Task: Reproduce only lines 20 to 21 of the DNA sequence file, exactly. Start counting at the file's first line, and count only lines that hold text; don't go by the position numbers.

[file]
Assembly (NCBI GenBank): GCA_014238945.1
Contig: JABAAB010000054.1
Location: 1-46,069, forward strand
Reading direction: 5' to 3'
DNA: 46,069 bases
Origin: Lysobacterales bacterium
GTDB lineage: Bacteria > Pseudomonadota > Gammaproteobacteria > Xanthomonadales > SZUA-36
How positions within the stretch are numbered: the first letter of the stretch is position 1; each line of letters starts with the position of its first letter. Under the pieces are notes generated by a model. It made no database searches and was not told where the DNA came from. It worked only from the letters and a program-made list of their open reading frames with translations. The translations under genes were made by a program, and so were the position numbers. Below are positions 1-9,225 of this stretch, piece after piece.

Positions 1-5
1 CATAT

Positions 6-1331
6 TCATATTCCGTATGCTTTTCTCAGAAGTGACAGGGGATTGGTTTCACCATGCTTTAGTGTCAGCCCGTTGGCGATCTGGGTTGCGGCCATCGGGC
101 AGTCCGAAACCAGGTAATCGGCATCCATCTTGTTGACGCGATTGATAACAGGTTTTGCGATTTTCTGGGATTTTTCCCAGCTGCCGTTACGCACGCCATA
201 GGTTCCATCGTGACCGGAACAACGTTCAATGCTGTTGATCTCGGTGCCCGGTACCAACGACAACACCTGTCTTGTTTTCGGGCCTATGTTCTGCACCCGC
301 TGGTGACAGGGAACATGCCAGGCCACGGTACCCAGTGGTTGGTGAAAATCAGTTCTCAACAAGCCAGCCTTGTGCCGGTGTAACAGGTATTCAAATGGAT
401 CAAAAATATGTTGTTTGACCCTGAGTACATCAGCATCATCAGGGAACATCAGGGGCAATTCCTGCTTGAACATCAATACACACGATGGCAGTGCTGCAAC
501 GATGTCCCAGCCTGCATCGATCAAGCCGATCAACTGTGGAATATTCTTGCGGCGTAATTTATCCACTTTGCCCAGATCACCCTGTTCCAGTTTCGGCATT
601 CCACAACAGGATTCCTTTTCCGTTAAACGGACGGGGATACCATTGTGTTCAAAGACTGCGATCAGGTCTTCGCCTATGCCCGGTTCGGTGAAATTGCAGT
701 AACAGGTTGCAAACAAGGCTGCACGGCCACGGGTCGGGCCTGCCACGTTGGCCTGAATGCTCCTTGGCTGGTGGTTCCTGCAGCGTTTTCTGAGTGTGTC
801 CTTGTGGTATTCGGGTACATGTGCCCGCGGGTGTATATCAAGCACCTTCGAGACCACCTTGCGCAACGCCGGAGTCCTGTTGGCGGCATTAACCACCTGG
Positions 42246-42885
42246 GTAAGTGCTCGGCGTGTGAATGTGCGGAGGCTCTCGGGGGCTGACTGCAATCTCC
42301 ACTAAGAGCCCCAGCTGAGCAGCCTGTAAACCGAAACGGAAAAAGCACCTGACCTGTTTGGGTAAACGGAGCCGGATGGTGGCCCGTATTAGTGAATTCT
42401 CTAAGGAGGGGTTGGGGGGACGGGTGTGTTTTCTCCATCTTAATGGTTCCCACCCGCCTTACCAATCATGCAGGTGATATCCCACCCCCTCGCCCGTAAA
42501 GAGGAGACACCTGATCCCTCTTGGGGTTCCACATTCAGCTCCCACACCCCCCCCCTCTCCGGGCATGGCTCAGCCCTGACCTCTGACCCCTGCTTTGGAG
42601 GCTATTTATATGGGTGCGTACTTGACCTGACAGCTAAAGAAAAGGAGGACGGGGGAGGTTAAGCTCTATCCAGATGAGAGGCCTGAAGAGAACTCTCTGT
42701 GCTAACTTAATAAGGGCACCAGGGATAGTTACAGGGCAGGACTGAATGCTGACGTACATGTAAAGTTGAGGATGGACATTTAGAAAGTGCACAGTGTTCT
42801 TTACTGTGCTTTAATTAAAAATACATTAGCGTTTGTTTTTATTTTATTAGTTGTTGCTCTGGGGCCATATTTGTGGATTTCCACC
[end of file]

801 CTTGTGGTATTCGGGTACATGTGCCCGCGGGTGTATATCAAGCACCTTCGAGACCACCTTGCGCAACGCCGGAGTCCTGTTGGCGGCATTAACCACCTGG
Positions 42246-42885